Researchers identify mutation that causes resistance to venetoclax in CLL patients

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Published: 6 Dec 2018
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Dr Piers Blombery - University of Melbourne, Melbourne, Australia

Dr Piers Blombery gives a press conference at ASH 2018 about the identification of a genetic mutation in BLC2 protein that causes resistance to the targeted drug venetoclax in patients with chronic lymphocyctic leukaemia (CLL).

Watch his interview with ecancer here.

Read more about this work here.

I’m going to talk about a BCL2 mutation which we detected in patients treated with venetoclax. As you probably all know, venetoclax is a highly potent and selective BCL2 inhibitor; it counts itself as one of the most effective medications for CLL. It’s typically given in monotherapy at the moment although it’s currently being trialled in combination. Despite its efficacy the majority of patients will relapse on venetoclax and up until now we didn’t really have a good idea about why people were relapsing.

You can relapse with CLL either with a low grade CLL progression or you can relapse with transformation to diffuse large B-cell lymphoma. So what we looked at was 67 patients who were treated in the early phase clinical trials. These were some of the first patients treated in the world with venetoclax and we took 21 of those patients who had progressed whilst taking venetoclax single agent therapy. We did next generation sequencing on their tumour samples, both before and after progression. What we found was in four patients we found a single nucleotide variation, the G101V, in all four patients and in all four patients we were able to show that this wasn’t present in their cells before they received venetoclax.

So what does all that genetic information mean? This is the BCL2 protein here, so this is the business end of the BCL2 protein, it’s where all the pro-survival molecules bind and this is also where venetoclax binds to and this is venetoclax here in orange. Our mutation occurs here, so this is a blown up version of the alpha-2 helix and you can see here that venetoclax is sitting right next to this amino acid. This amino acid basically changes from a small glycine amino acid to a bulky valine amino acid so you can imagine it pushing into that groove and potentially stopping venetoclax binding, or at least that’s what we thought.

Importantly, you never see this mutation in cancer otherwise so it hasn’t been described in the entire COSMIC database in over 50,000 cancers. We sequenced 400 patients with BCL malignancy in our laboratory and didn’t find it in anyone who hadn’t been exposed to venetoclax. This is the time course of its development in these patients so in four of the patients where it was at significant level you can see here that essentially it begins to appear from 20 months of therapy onwards so it’s quite a late mutation but then in everyone where it’s detectable the patients inevitably progressed to overt clinical relapse and had to either come off therapy or be treated with something else.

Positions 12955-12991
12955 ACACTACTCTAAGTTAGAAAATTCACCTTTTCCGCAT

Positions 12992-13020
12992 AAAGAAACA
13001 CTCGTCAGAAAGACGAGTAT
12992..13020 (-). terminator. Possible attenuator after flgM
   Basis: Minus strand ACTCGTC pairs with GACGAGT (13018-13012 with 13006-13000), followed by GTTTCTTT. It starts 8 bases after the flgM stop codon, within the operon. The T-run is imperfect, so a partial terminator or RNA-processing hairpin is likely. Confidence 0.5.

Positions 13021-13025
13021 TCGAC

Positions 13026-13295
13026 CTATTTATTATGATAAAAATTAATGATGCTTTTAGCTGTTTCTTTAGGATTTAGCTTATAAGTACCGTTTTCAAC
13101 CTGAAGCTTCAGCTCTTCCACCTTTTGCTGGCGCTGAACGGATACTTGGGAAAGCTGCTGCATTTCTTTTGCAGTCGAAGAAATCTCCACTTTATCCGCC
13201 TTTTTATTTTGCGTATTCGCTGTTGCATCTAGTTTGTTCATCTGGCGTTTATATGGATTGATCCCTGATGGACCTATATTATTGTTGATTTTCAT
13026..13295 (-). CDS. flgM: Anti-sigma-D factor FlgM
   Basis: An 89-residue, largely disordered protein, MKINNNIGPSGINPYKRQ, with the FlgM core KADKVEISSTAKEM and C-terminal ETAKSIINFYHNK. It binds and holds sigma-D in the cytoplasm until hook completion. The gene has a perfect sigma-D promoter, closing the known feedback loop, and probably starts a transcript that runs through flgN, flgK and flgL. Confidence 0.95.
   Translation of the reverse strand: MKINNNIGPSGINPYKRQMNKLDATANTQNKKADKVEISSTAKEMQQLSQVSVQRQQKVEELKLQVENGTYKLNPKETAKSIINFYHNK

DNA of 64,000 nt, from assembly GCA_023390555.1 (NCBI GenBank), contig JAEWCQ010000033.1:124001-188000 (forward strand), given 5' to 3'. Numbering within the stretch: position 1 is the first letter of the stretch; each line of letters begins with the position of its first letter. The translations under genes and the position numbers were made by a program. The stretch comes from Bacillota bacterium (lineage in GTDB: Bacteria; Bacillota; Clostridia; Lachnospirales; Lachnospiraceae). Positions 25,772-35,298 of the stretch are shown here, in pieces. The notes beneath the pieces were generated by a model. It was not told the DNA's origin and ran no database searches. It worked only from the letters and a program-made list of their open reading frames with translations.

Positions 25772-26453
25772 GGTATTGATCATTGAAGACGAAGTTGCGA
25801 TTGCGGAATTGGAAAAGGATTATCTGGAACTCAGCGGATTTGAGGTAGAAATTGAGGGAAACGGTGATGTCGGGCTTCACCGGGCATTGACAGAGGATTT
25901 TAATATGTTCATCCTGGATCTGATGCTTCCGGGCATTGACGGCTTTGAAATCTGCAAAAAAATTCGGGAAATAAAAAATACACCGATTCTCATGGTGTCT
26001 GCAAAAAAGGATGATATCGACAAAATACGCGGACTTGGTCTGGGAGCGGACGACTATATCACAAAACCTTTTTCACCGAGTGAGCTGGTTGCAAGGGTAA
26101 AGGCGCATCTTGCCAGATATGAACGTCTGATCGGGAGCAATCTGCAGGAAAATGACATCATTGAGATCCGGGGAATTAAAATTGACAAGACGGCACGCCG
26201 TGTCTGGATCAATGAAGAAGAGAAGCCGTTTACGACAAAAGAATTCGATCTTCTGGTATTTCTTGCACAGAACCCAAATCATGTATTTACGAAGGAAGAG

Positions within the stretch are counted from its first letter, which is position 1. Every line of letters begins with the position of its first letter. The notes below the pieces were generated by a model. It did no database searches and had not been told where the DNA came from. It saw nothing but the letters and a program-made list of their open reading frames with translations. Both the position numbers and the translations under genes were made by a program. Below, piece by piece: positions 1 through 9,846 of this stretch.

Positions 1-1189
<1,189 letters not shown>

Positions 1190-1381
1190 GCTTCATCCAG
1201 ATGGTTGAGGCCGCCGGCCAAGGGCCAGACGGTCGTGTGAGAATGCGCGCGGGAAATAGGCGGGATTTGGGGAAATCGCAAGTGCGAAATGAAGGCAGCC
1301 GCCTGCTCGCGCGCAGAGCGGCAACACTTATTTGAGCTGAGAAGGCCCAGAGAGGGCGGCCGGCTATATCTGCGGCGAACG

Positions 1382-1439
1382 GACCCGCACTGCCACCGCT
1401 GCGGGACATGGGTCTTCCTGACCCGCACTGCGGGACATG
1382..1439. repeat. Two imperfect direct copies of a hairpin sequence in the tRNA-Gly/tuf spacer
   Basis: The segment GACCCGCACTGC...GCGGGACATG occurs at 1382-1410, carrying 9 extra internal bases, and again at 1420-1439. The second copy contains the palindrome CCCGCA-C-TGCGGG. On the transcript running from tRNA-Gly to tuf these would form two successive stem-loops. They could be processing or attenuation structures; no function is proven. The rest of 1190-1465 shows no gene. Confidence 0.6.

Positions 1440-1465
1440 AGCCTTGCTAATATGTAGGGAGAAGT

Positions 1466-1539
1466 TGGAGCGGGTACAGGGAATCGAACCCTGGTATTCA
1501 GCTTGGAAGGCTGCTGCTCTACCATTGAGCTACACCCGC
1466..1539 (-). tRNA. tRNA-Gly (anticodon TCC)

So we took this discovery into the laboratory and worked out that the patients’ cells with venetoclax have up to a thirty- to fiftyfold decrease in sensitivity to venetoclax. This is as close as we came to recapitulating what was happening in the cell dish. We took a cell line, we gave it the G101V mutant and we put it in the context of sub-lethal doses of venetoclax and you can see here that you gradually get an increasing dose of this mutation over time. This is over a three week period but you can imagine this is what’s happening in a patient, the gradual increase of this G101V mutant in the context of this selection pressure of venetoclax.

This is just the experiment showing how it works and basically this is a protein binding experiment showing that it decreases the affinity of venetoclax for that group by 180-fold compared to wildtype, so a 180-fold reduction in the efficiency of venetoclax binding to BCL2 which makes it a very good candidate variant for being a resistance mechanism.
Finally, importantly, it’s not the only mechanism that’s present in patients. So in all the patients we detected it we didn’t detect it in all the cells. The most we detected it was was in 75% of cells which means 25% of the cells which are resistant to venetoclax are not driven by G101V. In this patient we managed to find upregulation of a molecule that’s like BCL2 which is Bcl-xL which was driving venetoclax in those cells. So there’s not only one type of resistance in these cells but this is certainly an important one.

So, in summary, this is the first BCL2 mutation that’s been described in patients with CLL and mediates resistance to venetoclax. It seems to work by markedly reducing the affinity of venetoclax for BCL2. It’s sub-clonal and we were very surprised about the frequency with which it was observed – we observed it in 50% of the patients we tested and the fact that there was only just this one mutation occurring and not a bunch of mutations occurring in BCL2, it’s just this one. So basically we think this is a strong rationale for using combination therapies in the future; this is what happens when you give a targeted agent to a genetically complex leukaemia. Second of all it’s a rationale for giving time-limited therapies, as Tait was saying, that limiting the exposure to venetoclax will limit the development of this resistance.